Friday, July 24, 2009

Is Dial-Up Internet Doomed?

Once the undisputed ruler of the Internet, dial-up service, seems to be facing a bleak future. It's become a broadband world, with every technology from WiFi hotspots to DSL to two-way satellite to Cable Internet to Fiber to the Home to cellular WAN clawing at each other's users in hopes of getting them to switch services. Where does the once cutting edge 56K dial-up service fit in? Or does it?

If you are a heavy broadband user, you may be shocked to hear that as many as 20 or 30 million people in the U.S. still log-in to the bloodcurdling scream of the connecting telephone modem. Are these people Luddites? Masochists? Or do they live way out yonder where the cable lines don't go?

Actually, dial-up Internet users fall into two categories. Those who would switch to broadband in a second if there was a low priced alternative available and those who use the Internet so little that they loathe to pay anything at all. Dial-up works just fine for them, thank you.

Hey, it wasn't that long ago that dial-up worked just fine for all of us. You remember the last century, don't you? I'm so old I can fondly remember getting my first 2400 bps modem bundled with Prodigy service for the Mac. This was pre-Internet, but offered web-like pages that were actually generated by the software installed in the computer. The latest news and other information automatically downloaded from the service as needed to fill in the blanks.

The US Robotics 56K modems that came later were plenty fast enough for surfing text-heavy Web pages, sending and reading email, and even building your own site. As a regular modem upgrader, I came to expect constant performance improvements. But it all stopped at 56K. Why? Because that's all an analog telephone connection can handle. To be truthful, I never got the full 56 Kbps or anything close on our noisy lines. Connections at 36 to 48K were common, but completely usable.

I've had a cable broadband service for almost 10 years now. But I only gave up my dial-up account last year. Why? Because I was still getting significant traffic on that first website and the cable has only become dependable since Comcast took it over a couple of years ago. I cut the cord since my old faithful Web site faded into obscurity and the plethora of free WiFi hotspots nearby serve as an adequate backup ISP.

So if someone who is an avowed heavy Internet user hung on to dial-up service until just recently, it doesn't really surprise me that there are millions of casual users out there who don't feel the need for speed. It could be that email is their killer app. It could be that they only log-in occasionally. It could be that they are social users, not developers, and that the sites they visit aren't that resource demanding. How much speed do you really need for Google searches, Wikipedia, or Twitter?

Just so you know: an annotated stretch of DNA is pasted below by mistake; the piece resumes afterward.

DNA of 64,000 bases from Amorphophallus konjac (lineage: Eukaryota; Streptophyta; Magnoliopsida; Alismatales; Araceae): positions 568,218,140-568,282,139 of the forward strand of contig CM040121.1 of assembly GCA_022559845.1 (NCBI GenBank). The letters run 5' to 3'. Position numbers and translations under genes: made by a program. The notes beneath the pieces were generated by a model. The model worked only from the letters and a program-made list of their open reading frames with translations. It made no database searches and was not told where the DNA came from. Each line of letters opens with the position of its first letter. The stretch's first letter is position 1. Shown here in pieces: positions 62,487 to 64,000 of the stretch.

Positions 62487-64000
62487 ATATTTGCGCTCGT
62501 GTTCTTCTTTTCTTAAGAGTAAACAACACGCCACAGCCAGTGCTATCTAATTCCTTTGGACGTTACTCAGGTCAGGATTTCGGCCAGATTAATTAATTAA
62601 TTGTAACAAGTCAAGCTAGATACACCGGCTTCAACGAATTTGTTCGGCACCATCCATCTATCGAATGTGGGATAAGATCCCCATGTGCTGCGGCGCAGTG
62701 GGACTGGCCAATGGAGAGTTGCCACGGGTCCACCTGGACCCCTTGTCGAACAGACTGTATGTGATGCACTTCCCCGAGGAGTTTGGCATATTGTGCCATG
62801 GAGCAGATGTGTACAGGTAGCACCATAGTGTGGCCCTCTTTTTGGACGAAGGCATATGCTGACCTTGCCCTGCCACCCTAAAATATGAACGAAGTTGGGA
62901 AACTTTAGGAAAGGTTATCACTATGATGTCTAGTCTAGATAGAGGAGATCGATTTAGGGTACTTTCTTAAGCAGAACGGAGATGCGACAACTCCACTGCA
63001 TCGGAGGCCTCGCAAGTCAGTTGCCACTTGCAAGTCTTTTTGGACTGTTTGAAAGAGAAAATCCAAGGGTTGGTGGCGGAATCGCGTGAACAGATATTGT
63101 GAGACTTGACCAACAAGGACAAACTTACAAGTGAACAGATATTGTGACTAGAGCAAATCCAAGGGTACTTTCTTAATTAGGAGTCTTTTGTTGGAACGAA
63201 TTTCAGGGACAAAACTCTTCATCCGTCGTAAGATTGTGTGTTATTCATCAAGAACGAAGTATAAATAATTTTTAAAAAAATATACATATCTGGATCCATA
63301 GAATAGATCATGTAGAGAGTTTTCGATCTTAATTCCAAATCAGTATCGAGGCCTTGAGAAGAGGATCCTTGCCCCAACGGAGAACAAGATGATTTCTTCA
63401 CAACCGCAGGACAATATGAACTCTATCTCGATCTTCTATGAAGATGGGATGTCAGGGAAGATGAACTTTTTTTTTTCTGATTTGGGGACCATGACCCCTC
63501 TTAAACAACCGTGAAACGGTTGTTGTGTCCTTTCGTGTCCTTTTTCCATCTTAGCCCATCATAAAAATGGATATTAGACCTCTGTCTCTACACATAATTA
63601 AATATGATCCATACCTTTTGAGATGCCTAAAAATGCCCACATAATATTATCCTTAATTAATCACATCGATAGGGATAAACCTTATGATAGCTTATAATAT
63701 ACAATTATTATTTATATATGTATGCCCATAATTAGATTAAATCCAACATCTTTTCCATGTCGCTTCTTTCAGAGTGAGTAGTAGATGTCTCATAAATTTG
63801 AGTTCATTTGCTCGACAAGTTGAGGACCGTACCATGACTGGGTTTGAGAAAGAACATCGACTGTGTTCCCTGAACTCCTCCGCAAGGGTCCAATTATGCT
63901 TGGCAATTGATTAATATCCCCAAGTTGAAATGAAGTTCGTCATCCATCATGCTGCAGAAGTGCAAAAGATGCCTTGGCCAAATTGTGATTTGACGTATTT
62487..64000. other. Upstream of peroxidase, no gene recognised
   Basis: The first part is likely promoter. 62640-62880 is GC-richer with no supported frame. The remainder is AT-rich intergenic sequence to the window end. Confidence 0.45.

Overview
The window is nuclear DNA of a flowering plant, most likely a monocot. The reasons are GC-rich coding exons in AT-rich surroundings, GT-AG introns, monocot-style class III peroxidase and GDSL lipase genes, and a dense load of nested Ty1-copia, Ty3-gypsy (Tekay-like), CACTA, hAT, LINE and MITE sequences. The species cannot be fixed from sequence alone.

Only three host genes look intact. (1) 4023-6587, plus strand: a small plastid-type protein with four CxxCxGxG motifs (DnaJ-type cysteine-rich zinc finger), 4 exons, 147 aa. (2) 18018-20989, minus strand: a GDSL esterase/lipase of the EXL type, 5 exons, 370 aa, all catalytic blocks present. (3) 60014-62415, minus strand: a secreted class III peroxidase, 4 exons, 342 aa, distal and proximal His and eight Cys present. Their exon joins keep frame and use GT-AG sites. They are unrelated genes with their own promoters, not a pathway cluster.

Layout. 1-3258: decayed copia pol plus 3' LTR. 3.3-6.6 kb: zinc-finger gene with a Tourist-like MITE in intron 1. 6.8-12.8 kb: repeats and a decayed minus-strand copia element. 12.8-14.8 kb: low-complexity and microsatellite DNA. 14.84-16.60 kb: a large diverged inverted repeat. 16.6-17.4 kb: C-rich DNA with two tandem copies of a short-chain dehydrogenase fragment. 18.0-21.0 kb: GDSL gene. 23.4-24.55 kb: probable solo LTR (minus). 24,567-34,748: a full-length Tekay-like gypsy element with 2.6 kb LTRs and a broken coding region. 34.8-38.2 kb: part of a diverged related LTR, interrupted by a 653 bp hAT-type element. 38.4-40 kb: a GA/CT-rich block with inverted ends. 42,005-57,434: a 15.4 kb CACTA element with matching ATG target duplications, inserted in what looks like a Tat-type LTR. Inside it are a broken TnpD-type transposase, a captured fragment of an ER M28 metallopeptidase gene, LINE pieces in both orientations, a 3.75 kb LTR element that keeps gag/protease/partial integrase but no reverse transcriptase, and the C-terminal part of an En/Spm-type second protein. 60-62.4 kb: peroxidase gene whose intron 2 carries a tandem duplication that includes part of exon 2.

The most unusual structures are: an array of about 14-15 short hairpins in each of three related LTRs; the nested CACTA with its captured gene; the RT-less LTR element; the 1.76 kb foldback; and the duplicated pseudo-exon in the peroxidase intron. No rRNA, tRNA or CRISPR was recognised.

Suffice it to say that the $9.95 a month dial-up service from NetZero looks really good compared to broadband prices. For $14.95 you can get an accelerated dial-up service that doesn't cram bits down the phone line any faster but gives the effect of faster loading pages by caching, reducing image sizes, pre-fetching and other technical tricks.

Even so, is NetZero destined to be the last dial-up ISP standing? There are forces afoot that might make it so. Most significant is the new rural broadband stimulus that is using public funds to bring at least 640 Kbps broadband to the hinterlands. If prices fall well below $20 a month for broadband, many dial-up stalwarts will be tempted to move on up to watching online videos and hanging out in resource demanding websites.

Frustrated rural residents who have their choice between pricey two-way satellite Internet or cheap dial-up will jump to low cost broadband in the blink of an eye. So will urban dwellers of modest incomes who need cheaper broadband for school work or launching their own online businesses.

There is also a whole class of users who get all the Internet access they need or want on their cell phones. The new touchscreen models with 3G connectivity can message, email, and bring up Web pages as efficiently as PCs running on typical broadband services. A recent entry, the netbook, is a notebook computer that runs on cellular broadband. Get used to one of these and the thought of having a wire connected to your computer just so you can access the Internet will seem quaint, indeed.

Dial-up is far from dead, and its demise may be extended well into the future by the crush of the current recessionary economy. But sooner or later the symbiotic relationship between dial-up modem and analog telephone line will be done for, as both technologies fade into the history of technology along with the telegraph, coal furnaces, and the Victrola.

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